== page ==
Adelaide Fringe Review – Burlesque Assassin

After much of the Classical style Burlesque I have seen over the Fringe it is good to counterbalance things with some modern form neo-Burlesque – and yea verily, it is even better when it works. There have been some real hits and misses in years past. Tonight was the former, not the latter, I am happy to say.

Consider if you will the tradition of Chamber Opera, small ensembles of performers and musicians performing stories designed for a small venue.  The concept of Chamber Opera actually fits very well with neo-Burlesque, and particularly tonights performance, Burlesque Assassin.  We have a house band consisting of stripped back drums, indie-jazz double bass and jangling shoe-gazing guitar – this being Sydney band The Knife Waltz, the lead singer for which, Nikki Nouveau prowls onto stage like a diamonte spotted Snow Leopard, bullwhip in hand.  The reverb laden sounds layered with Nikki’s voice touches on sentiments of PJ Harvey and Blonde Redhead, with certain noir Lynchian qualities.

Simone Smiles enters the scene, doing the first instance I can recall seeing of Burlesque Ballet, initially toying with Nikki with pseudo-sapphic allusions.  The story starts taking shape through the songs performed and kinetic physicality, Nikki being bound in symbolic shibari restraint into domesticity by her (very tall!) male paramour – is this a willing submission or forced? We are never sure, the line being fine where love is involved.  But temptation from Ms Smiles and her pirourettes undermines this bond, the paramours eyes, mind and then body wander with a detached coldness.  A deadly mistake that culminates in the revenge of a lover spurned, a Dominatrician transformation overcomes Nikki, wielding nunchucks and crowbar for good measure.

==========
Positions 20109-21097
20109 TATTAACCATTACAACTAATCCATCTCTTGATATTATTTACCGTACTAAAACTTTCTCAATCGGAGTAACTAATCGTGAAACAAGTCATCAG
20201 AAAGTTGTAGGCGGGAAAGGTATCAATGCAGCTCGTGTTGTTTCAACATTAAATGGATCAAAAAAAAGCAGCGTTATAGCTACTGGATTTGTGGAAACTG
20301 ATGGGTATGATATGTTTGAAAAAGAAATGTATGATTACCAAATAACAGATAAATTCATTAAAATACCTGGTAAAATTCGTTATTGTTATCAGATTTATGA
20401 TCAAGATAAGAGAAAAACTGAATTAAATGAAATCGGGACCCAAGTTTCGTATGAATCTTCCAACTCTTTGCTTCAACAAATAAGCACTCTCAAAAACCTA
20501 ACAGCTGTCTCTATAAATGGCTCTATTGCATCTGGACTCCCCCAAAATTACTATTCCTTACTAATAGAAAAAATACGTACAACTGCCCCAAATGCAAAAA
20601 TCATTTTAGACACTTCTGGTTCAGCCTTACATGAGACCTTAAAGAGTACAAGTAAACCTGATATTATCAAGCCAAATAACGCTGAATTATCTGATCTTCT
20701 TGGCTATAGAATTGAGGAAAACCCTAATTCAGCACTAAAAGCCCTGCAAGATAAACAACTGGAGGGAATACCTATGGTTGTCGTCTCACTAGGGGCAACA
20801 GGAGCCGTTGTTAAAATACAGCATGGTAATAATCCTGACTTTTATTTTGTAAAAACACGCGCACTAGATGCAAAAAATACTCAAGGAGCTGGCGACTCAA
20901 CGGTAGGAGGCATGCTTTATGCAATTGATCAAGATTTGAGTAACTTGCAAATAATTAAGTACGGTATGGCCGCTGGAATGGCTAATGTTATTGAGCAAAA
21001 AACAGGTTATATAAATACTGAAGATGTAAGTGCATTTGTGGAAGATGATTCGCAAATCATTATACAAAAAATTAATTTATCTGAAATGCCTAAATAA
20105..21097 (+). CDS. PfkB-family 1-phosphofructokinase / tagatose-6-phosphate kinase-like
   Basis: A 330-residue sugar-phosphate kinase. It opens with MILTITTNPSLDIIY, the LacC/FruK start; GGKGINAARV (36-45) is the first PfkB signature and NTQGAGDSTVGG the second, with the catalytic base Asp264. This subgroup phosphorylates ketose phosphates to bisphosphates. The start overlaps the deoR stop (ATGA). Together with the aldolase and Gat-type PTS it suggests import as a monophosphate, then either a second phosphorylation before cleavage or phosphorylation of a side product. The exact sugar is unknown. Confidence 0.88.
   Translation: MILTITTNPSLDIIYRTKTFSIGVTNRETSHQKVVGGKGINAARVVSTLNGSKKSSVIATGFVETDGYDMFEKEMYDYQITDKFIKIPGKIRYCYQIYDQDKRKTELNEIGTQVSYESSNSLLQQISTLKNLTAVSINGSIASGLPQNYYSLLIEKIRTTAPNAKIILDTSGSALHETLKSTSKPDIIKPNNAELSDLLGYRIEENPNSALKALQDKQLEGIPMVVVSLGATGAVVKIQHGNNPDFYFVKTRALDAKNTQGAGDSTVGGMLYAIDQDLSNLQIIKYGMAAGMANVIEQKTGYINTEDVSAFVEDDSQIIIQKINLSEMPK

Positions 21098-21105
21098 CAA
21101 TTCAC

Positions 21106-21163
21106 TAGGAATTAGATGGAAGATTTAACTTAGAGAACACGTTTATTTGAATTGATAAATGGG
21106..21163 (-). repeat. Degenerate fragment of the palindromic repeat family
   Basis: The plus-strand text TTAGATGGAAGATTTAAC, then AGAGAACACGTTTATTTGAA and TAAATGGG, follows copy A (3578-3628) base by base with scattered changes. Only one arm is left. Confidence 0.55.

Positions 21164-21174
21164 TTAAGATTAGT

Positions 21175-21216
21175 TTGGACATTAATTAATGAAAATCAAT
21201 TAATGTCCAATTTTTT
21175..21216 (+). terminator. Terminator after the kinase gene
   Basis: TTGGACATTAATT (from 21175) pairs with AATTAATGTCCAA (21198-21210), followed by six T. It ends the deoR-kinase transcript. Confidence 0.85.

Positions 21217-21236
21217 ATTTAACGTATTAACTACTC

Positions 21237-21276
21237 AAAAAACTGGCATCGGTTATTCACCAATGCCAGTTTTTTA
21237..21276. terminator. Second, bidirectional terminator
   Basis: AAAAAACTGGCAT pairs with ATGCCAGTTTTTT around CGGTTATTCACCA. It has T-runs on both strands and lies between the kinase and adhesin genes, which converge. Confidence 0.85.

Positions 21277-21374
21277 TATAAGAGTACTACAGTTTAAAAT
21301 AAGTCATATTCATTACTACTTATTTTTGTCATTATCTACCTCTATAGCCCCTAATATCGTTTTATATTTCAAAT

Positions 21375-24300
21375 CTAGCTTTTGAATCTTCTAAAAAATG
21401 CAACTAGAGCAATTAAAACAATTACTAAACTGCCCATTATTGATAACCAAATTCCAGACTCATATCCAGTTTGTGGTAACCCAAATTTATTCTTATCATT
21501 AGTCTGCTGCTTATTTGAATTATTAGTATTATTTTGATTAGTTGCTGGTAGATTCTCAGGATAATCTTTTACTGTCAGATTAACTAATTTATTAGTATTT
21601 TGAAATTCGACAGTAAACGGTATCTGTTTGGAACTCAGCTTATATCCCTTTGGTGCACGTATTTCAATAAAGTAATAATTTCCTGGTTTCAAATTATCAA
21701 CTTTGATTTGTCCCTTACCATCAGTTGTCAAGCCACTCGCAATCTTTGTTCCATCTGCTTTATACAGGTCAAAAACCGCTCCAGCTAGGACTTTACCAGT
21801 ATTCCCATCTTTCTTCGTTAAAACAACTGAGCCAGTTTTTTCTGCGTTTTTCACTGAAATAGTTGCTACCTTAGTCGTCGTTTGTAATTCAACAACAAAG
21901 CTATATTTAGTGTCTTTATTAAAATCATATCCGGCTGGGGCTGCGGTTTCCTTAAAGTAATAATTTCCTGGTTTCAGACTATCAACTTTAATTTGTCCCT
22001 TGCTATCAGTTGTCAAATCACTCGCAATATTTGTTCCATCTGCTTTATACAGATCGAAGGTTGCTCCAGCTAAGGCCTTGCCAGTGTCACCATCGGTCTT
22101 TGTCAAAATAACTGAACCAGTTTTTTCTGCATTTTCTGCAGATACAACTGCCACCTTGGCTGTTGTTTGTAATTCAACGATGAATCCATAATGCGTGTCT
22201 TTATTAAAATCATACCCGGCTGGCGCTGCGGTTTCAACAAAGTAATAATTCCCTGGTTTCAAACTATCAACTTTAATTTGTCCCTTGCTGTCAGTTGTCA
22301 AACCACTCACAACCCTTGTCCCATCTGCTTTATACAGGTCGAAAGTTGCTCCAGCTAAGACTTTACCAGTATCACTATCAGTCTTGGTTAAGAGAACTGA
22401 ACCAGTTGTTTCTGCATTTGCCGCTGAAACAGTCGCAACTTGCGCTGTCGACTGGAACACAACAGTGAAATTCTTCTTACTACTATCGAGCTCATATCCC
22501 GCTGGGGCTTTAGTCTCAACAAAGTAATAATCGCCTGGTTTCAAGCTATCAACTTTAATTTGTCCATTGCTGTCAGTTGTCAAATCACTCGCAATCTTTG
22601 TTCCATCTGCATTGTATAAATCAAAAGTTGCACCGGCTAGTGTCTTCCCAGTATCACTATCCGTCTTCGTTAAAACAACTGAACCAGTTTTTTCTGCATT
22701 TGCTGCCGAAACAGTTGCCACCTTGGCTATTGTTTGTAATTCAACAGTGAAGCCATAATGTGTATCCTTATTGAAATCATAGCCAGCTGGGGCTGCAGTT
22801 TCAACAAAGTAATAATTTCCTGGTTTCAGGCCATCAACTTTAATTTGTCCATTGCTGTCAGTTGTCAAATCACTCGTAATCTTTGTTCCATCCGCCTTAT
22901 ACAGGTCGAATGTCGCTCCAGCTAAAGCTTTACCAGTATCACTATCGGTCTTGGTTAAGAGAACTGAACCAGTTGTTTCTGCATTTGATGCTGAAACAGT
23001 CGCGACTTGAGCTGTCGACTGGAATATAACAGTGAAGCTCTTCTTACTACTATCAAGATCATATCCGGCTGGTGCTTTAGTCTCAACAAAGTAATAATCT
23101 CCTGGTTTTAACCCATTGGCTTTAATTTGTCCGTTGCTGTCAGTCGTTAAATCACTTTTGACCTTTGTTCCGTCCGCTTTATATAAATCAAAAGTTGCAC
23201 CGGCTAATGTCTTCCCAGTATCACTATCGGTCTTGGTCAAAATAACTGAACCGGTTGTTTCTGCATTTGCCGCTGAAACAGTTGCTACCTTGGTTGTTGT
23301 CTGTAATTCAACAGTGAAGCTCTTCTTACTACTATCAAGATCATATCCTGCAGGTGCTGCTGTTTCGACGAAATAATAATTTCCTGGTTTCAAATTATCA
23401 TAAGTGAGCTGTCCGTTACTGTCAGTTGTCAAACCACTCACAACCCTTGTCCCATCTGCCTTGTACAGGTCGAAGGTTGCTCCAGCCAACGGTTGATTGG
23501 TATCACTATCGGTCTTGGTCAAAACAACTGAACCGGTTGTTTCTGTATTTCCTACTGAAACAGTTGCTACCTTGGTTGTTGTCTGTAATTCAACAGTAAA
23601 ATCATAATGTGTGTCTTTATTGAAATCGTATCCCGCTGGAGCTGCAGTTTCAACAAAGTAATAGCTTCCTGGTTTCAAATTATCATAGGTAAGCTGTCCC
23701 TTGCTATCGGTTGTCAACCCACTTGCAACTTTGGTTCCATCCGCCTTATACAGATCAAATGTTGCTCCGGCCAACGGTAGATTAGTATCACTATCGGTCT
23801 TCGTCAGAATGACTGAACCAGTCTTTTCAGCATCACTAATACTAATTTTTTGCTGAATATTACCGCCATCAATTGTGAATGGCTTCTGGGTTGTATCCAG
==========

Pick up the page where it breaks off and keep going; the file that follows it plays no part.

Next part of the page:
The combination of live band, singing, storyline and dance that deliberately intertwines is something I could really enjoy seeing more of in neo-Burlesque performances.  If I were to critique anything, there were times I thought the high momentum in Burlesque Assassin risked a stumble, but this is possibly just an issue of management of continuity from one scene to the next.  This is really quite a different kind of performance with no major breaks between scenes for performer or audience to catch their breath, so the stage management I can only imagine is no small matter.

I look forward to more from Nikki Nouveau in future, and most certainly The Knife Waltz.

The last performance is tonight, 12 March, at 9pm – and it is SOLD OUT.

Jonathan Mar 12th 2011 05:20 pm Burlesque,Cabaret,Culture,News,People,Reviews,Style No Comments yet Trackback URI

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